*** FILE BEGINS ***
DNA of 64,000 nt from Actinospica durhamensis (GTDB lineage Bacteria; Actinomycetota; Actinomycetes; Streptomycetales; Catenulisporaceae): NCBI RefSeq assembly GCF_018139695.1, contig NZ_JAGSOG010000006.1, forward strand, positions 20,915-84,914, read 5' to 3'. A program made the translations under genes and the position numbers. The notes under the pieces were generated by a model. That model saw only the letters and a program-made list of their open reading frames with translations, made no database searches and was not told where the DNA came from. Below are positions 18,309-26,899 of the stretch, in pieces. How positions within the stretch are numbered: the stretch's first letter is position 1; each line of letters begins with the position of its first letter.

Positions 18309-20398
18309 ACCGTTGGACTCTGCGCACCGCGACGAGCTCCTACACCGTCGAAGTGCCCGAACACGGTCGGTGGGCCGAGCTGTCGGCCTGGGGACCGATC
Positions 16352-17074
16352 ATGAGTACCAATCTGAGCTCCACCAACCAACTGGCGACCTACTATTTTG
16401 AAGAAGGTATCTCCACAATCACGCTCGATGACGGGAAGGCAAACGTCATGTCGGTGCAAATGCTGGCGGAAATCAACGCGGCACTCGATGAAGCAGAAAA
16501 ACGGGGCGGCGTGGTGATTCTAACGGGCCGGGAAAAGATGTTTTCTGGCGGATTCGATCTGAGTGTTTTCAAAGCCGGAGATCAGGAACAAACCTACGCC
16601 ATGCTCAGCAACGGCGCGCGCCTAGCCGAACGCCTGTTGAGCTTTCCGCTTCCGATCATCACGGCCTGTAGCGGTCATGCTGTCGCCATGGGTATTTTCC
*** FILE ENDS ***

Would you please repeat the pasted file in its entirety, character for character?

DNA of 64,000 nt from Actinospica durhamensis (GTDB lineage Bacteria; Actinomycetota; Actinomycetes; Streptomycetales; Catenulisporaceae): NCBI RefSeq assembly GCF_018139695.1, contig NZ_JAGSOG010000006.1, forward strand, positions 20,915-84,914, read 5' to 3'. A program made the translations under genes and the position numbers. The notes under the pieces were generated by a model. That model saw only the letters and a program-made list of their open reading frames with translations, made no database searches and was not told where the DNA came from. Below are positions 18,309-26,899 of the stretch, in pieces. How positions within the stretch are numbered: the stretch's first letter is position 1; each line of letters begins with the position of its first letter.

Positions 18309-20398
18309 ACCGTTGGACTCTGCGCACCGCGACGAGCTCCTACACCGTCGAAGTGCCCGAACACGGTCGGTGGGCCGAGCTGTCGGCCTGGGGACCGATC
Positions 16352-17074
16352 ATGAGTACCAATCTGAGCTCCACCAACCAACTGGCGACCTACTATTTTG
16401 AAGAAGGTATCTCCACAATCACGCTCGATGACGGGAAGGCAAACGTCATGTCGGTGCAAATGCTGGCGGAAATCAACGCGGCACTCGATGAAGCAGAAAA
16501 ACGGGGCGGCGTGGTGATTCTAACGGGCCGGGAAAAGATGTTTTCTGGCGGATTCGATCTGAGTGTTTTCAAAGCCGGAGATCAGGAACAAACCTACGCC
16601 ATGCTCAGCAACGGCGCGCGCCTAGCCGAACGCCTGTTGAGCTTTCCGCTTCCGATCATCACGGCCTGTAGCGGTCATGCTGTCGCCATGGGTATTTTCC